Case Presentation: A 40 year old man was brought in by ambulance after having a 30 second tonic-clonic seizure witnessed by his mother. He was intubated on route to the hospital for airway protection. On arrival he was afebrile and hemodynamically stable. Neurological exam was notable for GCS of 8. Pupils were mildly anisocoric and sluggishly reactive to light. CT brain was unremarkable. EEG showed diffuse slowing, but no evidence of active seizure activity. Routine laboratory analysis yielded a sodium of 121 mmol/L. On further history, it was revealed that he had a history of bipolar type 1 disorder and was currently in a manic phase, during which he drinks copious amounts of water. Medications include lithium, oxcarbazepine, and olanzepine. There had been no recent changes in his medication. He had no history of seizure in the past. He was treated with 3% normal saline and sodium increased to 128 mmol/L. He was subsequently extubated. Urine studies revealed osmolality of 106 MoM/kg and sodium of 25 mmol/L. He was subsequently diagnosed with hyponatremia secondary to psychogenic polydipsia. He was initially placed on fluid restriction of 1.5 L daily, but his sodium corrected rapidly to 143 mmol/L. Due to this rapid correction he was monitored closely for signs of osmotic demyelination syndrome, but remained asymptomatic and was discharged home.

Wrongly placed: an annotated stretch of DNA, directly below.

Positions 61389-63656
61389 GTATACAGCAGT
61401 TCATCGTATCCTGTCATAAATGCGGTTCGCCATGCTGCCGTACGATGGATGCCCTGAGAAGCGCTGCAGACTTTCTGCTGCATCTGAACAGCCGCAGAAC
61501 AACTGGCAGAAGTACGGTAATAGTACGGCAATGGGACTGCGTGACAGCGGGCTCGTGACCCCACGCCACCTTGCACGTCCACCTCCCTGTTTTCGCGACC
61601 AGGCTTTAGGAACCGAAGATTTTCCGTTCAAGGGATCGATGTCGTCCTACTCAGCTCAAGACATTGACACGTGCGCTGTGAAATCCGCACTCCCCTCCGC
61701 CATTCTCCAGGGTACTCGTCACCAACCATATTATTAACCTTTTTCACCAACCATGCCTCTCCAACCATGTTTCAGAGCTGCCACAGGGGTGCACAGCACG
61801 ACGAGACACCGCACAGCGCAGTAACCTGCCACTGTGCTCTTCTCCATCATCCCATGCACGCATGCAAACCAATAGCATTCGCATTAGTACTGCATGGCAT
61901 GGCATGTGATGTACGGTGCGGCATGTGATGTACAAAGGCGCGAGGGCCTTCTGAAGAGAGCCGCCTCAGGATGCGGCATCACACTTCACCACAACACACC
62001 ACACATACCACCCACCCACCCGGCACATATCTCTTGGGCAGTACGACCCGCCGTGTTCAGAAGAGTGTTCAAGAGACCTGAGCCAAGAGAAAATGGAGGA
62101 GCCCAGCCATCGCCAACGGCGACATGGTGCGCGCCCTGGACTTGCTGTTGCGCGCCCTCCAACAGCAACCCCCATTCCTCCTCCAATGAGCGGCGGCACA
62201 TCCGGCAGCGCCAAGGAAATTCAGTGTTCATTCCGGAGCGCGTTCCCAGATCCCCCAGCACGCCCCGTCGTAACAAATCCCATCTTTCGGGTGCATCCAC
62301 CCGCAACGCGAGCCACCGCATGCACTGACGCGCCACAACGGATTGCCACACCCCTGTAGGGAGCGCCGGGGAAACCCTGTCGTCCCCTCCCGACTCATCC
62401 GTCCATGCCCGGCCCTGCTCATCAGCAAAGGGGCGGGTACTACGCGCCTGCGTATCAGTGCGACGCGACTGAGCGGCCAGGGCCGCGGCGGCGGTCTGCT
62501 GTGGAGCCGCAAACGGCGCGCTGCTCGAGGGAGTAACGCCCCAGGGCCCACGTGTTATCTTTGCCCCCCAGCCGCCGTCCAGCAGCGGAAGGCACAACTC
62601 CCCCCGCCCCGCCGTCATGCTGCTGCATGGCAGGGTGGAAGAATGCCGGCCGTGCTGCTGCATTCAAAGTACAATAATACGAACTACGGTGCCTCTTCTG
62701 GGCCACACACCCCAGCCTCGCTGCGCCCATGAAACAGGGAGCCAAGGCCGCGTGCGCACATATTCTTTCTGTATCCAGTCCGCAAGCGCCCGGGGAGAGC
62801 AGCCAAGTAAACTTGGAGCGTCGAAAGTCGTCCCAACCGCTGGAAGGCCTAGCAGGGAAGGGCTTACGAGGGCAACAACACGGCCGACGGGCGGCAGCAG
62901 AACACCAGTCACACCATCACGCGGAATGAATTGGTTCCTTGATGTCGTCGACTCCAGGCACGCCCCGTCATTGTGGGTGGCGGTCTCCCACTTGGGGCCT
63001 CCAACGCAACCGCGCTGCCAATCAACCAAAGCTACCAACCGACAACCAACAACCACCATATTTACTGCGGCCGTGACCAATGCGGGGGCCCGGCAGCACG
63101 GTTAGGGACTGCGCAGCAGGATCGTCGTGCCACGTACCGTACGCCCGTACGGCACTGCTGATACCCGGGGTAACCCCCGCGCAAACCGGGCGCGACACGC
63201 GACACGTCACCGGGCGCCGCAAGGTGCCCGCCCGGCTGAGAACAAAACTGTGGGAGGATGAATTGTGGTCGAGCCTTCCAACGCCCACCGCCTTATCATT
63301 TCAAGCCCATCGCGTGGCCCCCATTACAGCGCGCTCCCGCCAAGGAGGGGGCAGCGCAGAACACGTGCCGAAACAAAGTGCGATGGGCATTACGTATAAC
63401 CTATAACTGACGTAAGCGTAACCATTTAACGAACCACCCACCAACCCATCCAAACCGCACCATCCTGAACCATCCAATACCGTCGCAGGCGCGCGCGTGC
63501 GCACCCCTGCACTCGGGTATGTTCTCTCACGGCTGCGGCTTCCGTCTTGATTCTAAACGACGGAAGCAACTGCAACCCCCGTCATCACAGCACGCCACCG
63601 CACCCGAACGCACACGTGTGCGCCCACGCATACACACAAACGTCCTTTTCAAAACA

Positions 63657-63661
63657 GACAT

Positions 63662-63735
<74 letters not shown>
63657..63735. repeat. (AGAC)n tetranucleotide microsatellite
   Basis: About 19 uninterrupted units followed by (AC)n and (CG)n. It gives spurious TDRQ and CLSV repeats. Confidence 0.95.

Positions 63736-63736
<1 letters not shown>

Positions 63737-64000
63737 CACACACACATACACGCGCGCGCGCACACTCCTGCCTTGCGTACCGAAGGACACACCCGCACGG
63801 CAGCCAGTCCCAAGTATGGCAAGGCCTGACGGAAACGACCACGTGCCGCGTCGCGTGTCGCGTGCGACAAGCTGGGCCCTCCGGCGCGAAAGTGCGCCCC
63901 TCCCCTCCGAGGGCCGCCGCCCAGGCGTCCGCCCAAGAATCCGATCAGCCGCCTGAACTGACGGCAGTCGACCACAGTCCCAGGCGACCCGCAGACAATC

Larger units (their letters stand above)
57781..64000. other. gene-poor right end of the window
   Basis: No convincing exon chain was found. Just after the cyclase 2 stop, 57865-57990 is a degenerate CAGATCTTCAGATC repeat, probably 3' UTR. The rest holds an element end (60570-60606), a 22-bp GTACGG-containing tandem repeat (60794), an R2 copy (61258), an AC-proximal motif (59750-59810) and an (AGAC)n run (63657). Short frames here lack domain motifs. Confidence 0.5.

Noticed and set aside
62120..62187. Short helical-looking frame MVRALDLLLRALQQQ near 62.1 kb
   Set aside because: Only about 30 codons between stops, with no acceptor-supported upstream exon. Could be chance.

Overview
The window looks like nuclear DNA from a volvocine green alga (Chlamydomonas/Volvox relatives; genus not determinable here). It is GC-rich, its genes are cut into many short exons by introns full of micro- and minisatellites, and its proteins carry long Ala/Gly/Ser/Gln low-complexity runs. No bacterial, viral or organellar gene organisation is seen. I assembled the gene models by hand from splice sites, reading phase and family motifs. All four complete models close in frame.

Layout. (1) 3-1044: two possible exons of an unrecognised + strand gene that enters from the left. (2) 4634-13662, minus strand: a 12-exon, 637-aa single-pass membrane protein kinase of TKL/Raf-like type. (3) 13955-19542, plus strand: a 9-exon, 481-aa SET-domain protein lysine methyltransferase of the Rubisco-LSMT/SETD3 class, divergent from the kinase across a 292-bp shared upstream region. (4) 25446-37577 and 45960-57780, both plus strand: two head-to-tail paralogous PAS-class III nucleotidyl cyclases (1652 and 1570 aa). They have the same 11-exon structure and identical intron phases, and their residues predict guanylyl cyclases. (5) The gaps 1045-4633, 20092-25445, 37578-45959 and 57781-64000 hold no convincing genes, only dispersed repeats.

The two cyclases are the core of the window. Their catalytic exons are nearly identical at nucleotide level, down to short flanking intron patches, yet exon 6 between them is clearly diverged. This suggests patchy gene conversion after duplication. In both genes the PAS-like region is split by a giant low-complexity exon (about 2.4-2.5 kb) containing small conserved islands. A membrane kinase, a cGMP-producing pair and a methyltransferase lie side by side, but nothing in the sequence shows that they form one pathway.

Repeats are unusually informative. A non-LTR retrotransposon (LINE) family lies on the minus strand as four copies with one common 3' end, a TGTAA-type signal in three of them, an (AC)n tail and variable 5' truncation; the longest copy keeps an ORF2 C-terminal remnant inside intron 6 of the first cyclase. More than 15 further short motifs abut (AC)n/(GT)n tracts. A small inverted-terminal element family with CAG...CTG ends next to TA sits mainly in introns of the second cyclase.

Discussion: Psychogenic polydipsia is a rare diagnosis, in which an individual drinks excessive amount of water, thus overwhelming the kidney’s ability to maintain an osmotic balance in the blood. This is caused by an abnormality in the hypothtlamic-pituitary axis not associated with abnormal ADH activity. Many causes are hypothesized, including dysregulation of the dopaminergic axis. This could suggest why the condition is most prevalent in those with concurrent psychiatric diagnosis, including schizophrenia and bipolar disorder. Iatrogenic rapid correction of sodium in this circumstance is relatively common, as patients are often more limited to access to free water than necessary. The major risk of rapid sodium correction is osmotic demyelination syndrome, (previously known as central pontine myelinolysis). Presentation varies depending on the area of the brain effected, but may include ataxia, dysphagia, catatonia, and flaccid quadriplegia.
Conclusions: This case illustrates a rare cause of hyponatremia that must be considered, especially in the hospitalized psychiatric patient. Additionally, it serves to educate readers on the dangers of rapid correction of hyponatremia. Luckily, this patient exhibited a desirable outcome and was unaffected by the iatrogenic rapid correction.